Historic Preservation Tax Credits

Creative thinking in the current lending environment is critical when it comes to securing financing needed to purchase or rehabilitate commercial real estate.  With underwriting standards still extremely tight, banks remain less likely to lend, and when they do, loan-to-value ratios are low and collateral requirements are high.  However Pittsburgh and many of its surrounding small towns have numerous turn-of-the-century structures that are well suited for conversion to apartments, offices and restaurant spaces.  But adapting a building to modern usage while preserving and restoring its historic character can be a daunting and expensive task.  With this understanding the government has provided a tool to assist redevelopers with this effort and help to provide the up-front equity needed to put the project together.

Properties listed on the National Register of Historic Places, located within designated historic districts of those buildings that can be listed on the National Register are eligible for the historic tax credit at both the state and federal levels.  The property’s rehabilitation must meet the specific criteria that are designated by the National Parks Services to maintain the buildings historic character.  Certified historic structures are eligible for a credit equal to 20 percent of the cost of rehabilitation. Properties built before 1936 that are not eligible for individual listing on the National Register of Historic Places, nor eligible for inclusion in a certified historic district (considered non-historic, non-contributing structures), are eligible for a credit equal to 10 percent of the cost of rehabilitation.

The main concerns that need to be addressed up front break down to the four questions below:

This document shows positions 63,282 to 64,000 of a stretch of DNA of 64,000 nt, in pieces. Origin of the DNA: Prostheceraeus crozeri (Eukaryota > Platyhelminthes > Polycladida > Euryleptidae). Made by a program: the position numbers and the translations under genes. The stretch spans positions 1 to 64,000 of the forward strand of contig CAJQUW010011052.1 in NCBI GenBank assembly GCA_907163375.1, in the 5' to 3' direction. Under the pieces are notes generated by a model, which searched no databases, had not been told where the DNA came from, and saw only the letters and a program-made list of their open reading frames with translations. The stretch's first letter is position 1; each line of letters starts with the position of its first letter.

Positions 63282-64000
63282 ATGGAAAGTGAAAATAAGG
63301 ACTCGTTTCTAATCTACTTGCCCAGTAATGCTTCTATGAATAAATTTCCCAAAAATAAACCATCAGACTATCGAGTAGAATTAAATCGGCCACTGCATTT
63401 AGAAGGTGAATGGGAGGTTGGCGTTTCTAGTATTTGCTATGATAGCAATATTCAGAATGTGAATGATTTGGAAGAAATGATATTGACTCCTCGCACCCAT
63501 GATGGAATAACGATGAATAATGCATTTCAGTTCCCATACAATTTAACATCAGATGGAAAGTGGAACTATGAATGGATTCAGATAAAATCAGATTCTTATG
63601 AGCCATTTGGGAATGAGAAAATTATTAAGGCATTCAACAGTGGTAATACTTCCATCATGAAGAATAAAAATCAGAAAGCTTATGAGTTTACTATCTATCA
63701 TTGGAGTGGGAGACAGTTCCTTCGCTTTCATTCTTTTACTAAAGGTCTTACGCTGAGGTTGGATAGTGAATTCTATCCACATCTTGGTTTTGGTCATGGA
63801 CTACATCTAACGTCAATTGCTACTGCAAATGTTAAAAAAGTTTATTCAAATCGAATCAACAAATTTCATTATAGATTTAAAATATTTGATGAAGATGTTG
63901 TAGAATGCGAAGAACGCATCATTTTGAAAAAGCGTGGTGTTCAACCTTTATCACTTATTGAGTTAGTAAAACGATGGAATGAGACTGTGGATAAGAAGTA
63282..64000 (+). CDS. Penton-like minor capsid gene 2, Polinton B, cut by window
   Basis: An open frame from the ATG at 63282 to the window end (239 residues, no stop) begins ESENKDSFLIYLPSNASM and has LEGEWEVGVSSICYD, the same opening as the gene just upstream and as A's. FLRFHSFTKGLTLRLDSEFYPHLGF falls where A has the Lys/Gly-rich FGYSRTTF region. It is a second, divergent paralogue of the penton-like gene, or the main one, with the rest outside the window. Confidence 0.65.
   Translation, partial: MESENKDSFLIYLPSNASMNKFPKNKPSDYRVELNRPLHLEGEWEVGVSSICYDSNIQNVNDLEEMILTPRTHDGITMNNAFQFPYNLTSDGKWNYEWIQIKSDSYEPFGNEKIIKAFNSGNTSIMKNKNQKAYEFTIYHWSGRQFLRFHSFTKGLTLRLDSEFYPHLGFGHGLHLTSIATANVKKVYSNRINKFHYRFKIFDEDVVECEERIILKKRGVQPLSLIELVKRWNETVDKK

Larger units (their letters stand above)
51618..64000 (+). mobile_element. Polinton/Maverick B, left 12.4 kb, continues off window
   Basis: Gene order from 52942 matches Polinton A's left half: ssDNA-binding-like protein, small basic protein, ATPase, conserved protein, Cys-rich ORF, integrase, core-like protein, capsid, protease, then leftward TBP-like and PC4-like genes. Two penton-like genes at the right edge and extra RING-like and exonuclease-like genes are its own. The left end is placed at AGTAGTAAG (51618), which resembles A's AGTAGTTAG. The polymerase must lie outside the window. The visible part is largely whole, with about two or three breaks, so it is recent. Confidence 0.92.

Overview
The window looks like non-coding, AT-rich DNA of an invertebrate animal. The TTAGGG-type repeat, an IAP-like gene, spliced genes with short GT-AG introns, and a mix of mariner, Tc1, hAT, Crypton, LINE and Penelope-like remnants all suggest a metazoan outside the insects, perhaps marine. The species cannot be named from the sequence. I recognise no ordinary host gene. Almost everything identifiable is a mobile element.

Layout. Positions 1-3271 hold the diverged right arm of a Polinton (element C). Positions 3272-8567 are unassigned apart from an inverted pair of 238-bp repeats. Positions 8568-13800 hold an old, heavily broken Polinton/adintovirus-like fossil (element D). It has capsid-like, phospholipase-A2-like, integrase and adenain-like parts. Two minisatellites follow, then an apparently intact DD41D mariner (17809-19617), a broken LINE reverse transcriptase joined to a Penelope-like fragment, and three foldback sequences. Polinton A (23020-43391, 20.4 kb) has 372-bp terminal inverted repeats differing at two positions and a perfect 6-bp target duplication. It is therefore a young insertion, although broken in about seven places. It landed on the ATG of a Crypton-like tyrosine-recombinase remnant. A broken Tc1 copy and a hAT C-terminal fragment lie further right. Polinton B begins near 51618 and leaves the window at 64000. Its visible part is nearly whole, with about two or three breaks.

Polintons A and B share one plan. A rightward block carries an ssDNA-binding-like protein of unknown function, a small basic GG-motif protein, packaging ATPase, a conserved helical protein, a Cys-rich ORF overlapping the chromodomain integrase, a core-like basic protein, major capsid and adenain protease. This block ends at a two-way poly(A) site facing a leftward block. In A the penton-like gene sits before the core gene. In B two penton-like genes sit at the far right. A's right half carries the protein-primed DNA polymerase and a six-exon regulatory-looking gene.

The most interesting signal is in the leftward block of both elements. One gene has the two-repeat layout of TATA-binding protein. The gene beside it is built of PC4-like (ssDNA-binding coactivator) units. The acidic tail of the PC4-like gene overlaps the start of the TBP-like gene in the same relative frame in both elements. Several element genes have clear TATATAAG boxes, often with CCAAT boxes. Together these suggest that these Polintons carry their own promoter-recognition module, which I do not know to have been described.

• Does my project qualify for the 10 percent historic tax credit or the 20 percent historic tax credit?
  • Does my planned rehabilitation satisfy the qualification criteria established by the IRS and NPS?
  • How much of my earned credit will the IRS regulations allow me to redeem?
  • Can I “sell” my credits to investors who can apply them to reduce their federal tax liability?

Remember that the credit is a percentage of the amount of the qualified rehabilitation costs; this does not cover costs attributable to the acquisition of the asset.  A developer can monetize the federal tax credits and receive a term sheet for the purchase of the state tax credit, thereby raising actual capital ( in tranches as the construction progresses) for the federal tax credit.

To start the process, the property owner applies to the state historical commission for both federal and state credits.  The process of applying for and securing historic tax credits typically requires a development team including a lawyer, a consultant and a syndicator.  Seeking out information about this process before the project commences allows for the potential tax credit equity to be built into a proposed budget or proforma allowing greater control over your financing costs.

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